A critical component in vehicle design is the tyres. To save time and money in the design and development of new vehicles, automotive manufacturers typically use models to simulate the dynamic relationship between tyres and road surfaces. If possible, a tyre model must accurately simulate the dynamics of the system and allow designers to vary its parameters, and simulations must also execute quickly.
Existing tyre models have inherent drawbacks. Some existing tyre models, such as the Pacejka magic formula tyre model, are based solely on experimental data. Alternatives, such as finite element models, are extremely resource intensive, while other tyre models represent the tyre with a physical object, such as a string or brush. None of these models achieve a balance of accuracy and efficiency. However, researchers at the University of Waterloo are taking a new approach to tyre modeling with the ultimate goal of achieving this balance.
The research team, led by Dr. John McPhee, Professor of Systems Design Engineering, and Dr. Joydeep Banerjee, Lead Researcher, used Maplesoft’s system-levelling modeling tool, MapleSim, to develop and test a volumetric tyre model.
“The volumetric tyre model developed in MapleSim offers two distinct advantages over existing tyre models,” said Dr. Banerjee. “Since the moments are calculated using kinematic data only, the model can be easily programmed for numerical simulations. In addition, the resistive torques are evaluated as functions of both normal load and angular speed of the wheel.”
Using Maple, Maplesoft’s advanced computation engine, the symbolic expressions for the normal force and rolling resistance were derived as a function of the position and orientation of the tyre. The distributed friction forces were symbolically integrated over the tyre contact patch to calculate the traction forces and self-aligning moments. The researchers then used MapleSim to develop the model using custom components derived from the Maple expressions.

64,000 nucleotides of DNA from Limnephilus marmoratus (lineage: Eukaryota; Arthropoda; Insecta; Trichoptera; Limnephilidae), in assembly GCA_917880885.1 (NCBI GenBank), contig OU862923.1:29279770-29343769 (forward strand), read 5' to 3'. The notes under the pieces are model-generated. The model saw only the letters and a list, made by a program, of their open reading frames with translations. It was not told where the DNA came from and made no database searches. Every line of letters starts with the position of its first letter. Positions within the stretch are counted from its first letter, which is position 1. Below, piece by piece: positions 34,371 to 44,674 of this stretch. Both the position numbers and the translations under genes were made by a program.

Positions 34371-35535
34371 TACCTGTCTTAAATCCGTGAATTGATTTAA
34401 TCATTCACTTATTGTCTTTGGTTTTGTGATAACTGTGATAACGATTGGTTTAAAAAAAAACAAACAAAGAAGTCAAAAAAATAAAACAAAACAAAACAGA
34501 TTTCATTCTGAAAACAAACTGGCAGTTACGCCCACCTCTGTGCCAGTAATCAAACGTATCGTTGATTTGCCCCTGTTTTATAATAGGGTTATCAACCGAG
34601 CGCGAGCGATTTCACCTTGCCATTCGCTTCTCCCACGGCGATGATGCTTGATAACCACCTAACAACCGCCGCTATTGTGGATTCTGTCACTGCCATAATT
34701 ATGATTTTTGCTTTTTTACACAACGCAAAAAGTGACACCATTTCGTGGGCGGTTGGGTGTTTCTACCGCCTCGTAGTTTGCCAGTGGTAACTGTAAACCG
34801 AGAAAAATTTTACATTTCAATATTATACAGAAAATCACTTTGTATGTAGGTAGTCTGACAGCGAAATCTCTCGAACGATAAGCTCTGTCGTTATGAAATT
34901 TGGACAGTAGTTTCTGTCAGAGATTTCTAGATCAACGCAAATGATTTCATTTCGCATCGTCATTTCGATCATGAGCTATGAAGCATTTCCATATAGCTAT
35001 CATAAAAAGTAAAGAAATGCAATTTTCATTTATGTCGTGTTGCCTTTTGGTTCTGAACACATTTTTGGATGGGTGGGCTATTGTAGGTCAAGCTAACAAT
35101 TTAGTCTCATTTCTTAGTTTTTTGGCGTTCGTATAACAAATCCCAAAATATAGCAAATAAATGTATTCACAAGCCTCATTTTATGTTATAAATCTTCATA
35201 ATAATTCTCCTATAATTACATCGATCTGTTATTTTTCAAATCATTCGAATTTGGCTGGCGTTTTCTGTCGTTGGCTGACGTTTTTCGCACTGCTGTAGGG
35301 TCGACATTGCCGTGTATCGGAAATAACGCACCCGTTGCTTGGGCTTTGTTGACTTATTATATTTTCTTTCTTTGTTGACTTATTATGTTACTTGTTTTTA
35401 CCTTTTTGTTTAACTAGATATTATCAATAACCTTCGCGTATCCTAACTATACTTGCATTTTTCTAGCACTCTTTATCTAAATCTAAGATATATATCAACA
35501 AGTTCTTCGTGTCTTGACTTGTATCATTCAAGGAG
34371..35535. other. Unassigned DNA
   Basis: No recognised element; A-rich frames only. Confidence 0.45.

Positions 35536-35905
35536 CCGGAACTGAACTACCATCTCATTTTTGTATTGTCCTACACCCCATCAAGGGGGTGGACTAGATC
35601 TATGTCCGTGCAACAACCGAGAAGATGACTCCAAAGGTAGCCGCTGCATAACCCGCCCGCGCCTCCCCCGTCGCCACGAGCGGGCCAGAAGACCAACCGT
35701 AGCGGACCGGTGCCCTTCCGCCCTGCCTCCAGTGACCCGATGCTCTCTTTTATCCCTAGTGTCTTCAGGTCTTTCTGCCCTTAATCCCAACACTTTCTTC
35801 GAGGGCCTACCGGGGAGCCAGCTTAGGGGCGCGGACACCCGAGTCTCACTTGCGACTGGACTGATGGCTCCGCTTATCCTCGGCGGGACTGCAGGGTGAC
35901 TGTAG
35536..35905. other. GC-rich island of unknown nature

To test the accuracy of the volumetric tyre model, the model was used in a simulated drop test. An actual drop test was performed on a MICHELIN 195/65 R15 summer tyre inflated to 33psi. The tyre model was assembled to undergo the same motion as the actual drop test. Using MapleSim, the drop and rebound of the tyre were simulated. Another commercially available tyre model, selected from MapleSim’s extensive Tyre Library, was also used to compare the results. When comparing the results of the two models, the MapleSim volumetric tyre model provided a slightly more accurate estimate for the position of the wheel.
Initial results indicate that the MapleSim volumetric tyre model is promising for use, not only for automobile tyres, but for tyres with higher camber angles, such as bicycle and motorcycle tyres. To increase the fidelity of the model, the researchers plan on further testing of the volumetric tyre model using data obtained from a Vehicle Measurement System (VMS). The VMS will provide information on the position, orientation and loads placed on the tyre during actual driving tests of a vehicle.
“While the initial results from the model look promising, the data from the VMS can be used to further fine tune the parameters of the tyre model,” said Dr. McPhee. “Using MapleSim, we can take the analysis further by easily incorporating the tyre model into detailed vehicle models for complete vehicle systems simulations.”